“I began my job as a psychiatric nurse consultant at San Francisco General Hospital with the feeling that I had finally found my professional home. My colleagues were talented clinicians fiercely committed to providing excellent care to people in need. My patients were always challenging, occasionally frustrating, and frequently awe-inspiring.”
So begins the preface to Laurie Barkin’s award-winning 2011 book, The Comfort Garden: Tales from the Trauma Unit, her account of the five years she worked as a psychiatric nurse on the surgical trauma unit at San Francisco General Hospital. Told against the backdrop of patients who survived motor vehicle accidents, fires, falls, fists, knives, and bullets, the book is a series of gripping episodes that reveal the often tumultuous, unpredictable world of human-to-human caregiving.
If you grab a book like The Comfort Garden: Tales from the Trauma Unit
looking for stories of the incredible durability and capability of the body and spirit to heal themselves, you’ll find plenty to interest you. You will meet Maria, who was hit by a car after she ran wild with excitement into the streets of San Francisco upon receiving a surprise letter from her long lost love. A few days later her love appeared and they were seen cavorting together in the hospital hallways. You’ll meet Hope, who fell two stories at a rave party
, suffered multiple fractures, then went on to survive another kind of trauma at the hospital.
If you came for something closer to a glimpse of the flesh and bone wreckage that builds up like gaper's block on the human highway, you’ll find it here too: You will meet Keith, a decades-long heroin addict who witnessed his mother’s suicide when she landed next to him after she leapt from an upper floor of the housing project where he lived as a boy. You’ll meet Greg, who was shot in the heart working as a bouncer and lived to tell the tale. You’ll meet Rick, a heroin addict who contracts necrotizing fasciitis that eats away nearly all of his gluteus maximus before antibiotics and skin grafts stop the destruction.
Laurie’s podcast interview
with Terry Vittone
offers a deeper and more personal look into this jarring world of trauma where nurses explore the limits of their own strength and vulnerability as they help patients navigate what may be the most difficult crises of their lives. Central to the experience for many health care professionals is vicarious trauma.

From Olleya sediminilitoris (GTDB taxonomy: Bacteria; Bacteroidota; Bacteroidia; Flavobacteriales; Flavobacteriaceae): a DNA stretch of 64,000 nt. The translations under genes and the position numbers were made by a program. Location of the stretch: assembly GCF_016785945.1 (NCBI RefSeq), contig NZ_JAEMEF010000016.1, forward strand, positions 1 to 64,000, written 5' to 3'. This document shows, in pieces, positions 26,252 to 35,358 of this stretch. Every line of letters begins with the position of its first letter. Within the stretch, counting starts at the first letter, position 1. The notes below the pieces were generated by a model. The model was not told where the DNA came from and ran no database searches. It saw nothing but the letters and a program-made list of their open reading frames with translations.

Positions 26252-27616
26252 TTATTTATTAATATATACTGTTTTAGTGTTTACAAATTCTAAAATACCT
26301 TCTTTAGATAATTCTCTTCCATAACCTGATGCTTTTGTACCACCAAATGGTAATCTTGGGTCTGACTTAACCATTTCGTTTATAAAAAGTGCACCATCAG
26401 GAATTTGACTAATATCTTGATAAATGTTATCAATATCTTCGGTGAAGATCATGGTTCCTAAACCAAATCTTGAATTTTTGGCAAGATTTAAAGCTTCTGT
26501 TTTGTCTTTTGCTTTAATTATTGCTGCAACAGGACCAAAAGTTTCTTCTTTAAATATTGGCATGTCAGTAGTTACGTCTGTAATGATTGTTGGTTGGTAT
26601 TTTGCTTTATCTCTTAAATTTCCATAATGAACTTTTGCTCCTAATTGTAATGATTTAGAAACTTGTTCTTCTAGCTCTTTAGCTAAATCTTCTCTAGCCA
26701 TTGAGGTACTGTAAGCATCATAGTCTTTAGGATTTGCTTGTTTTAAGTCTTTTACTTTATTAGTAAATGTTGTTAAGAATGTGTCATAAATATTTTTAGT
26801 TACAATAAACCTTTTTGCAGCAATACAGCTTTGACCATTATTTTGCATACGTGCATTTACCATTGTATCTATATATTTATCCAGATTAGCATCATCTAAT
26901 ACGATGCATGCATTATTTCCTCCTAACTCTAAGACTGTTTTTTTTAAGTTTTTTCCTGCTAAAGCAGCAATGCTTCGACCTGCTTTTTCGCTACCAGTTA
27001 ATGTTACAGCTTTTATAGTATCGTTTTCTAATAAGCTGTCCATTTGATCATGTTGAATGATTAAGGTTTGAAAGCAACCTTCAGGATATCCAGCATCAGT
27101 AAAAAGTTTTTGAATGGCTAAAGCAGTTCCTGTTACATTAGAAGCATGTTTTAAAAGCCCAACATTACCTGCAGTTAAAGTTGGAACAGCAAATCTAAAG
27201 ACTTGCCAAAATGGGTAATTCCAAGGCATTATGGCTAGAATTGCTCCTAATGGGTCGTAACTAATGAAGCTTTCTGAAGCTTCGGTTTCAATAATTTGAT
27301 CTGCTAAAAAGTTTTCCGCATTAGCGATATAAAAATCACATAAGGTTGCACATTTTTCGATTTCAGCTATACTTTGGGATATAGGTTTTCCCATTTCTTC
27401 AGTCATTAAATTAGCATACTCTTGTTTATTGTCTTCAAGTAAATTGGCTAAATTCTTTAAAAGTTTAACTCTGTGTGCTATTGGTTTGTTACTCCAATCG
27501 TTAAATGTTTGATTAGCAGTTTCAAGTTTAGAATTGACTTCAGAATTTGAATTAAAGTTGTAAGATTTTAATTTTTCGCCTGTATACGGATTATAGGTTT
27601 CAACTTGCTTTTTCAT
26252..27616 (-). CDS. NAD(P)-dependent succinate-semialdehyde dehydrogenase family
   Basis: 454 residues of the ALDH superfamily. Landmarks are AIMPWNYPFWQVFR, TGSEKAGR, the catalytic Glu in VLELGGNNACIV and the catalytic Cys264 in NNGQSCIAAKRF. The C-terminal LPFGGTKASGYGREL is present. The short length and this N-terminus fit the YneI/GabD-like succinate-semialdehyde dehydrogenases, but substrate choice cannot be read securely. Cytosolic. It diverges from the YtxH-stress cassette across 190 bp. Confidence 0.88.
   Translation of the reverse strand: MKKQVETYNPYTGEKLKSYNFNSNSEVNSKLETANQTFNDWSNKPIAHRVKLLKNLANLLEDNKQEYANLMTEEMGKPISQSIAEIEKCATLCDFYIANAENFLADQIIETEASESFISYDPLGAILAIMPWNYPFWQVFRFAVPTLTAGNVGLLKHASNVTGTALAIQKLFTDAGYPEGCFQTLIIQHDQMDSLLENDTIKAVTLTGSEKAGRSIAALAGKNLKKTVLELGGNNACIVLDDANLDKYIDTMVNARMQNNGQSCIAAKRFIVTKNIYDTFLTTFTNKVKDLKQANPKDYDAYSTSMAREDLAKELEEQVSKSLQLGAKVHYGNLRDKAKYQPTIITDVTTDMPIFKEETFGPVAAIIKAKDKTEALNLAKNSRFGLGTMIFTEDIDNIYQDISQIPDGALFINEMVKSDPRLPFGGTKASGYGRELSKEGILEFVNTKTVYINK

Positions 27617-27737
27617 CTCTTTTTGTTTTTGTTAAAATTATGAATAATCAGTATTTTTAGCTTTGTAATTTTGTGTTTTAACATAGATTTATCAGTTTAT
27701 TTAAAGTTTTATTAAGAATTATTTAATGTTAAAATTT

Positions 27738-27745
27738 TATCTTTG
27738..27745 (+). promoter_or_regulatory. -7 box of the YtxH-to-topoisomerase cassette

Laurie explains. “Well, the themes from my book are vicarious trauma or secondary traumatic stress and compassion fatigue.
I wanted to make the point that first responders and hospital staff or anybody else who bears witness to the pain and suffering of others—and that includes judges, public defenders, teachers, social workers, counselors, anyone—can be permanently affected by that kind of witnessing. So it affects your beliefs about the world, your sense of safety in the world, your sense of security, your belief in human decency, your beliefs about love and family, and it also affects your physiological, psychological, and emotional foundation. That’s all shaken up or can be shaken up when you engage empathically with traumatized people. That is called vicarious trauma.”
When most of us enter a hospital or medical office, we might assume that the patients are unwell or frightened and the nurses are healthy and brave. In this interview, and throughout The Comfort Garden: Tales from the Trauma Unit
, Laurie Barkin shows us just how intimately integrated is the experience between the cared for and the caregiver.
Check out this other informative, entertaining episode of the CPI podcast series:
Unrestrained, Episode 14 – Dr. Sally Gillam, Chief Nursing Officer at St. David’s South Austin Medical Center, talks about her Nonviolent Crisis Intervention® quality improvement study and how the training significantly lowered violence in their 75,000 patient/year ED.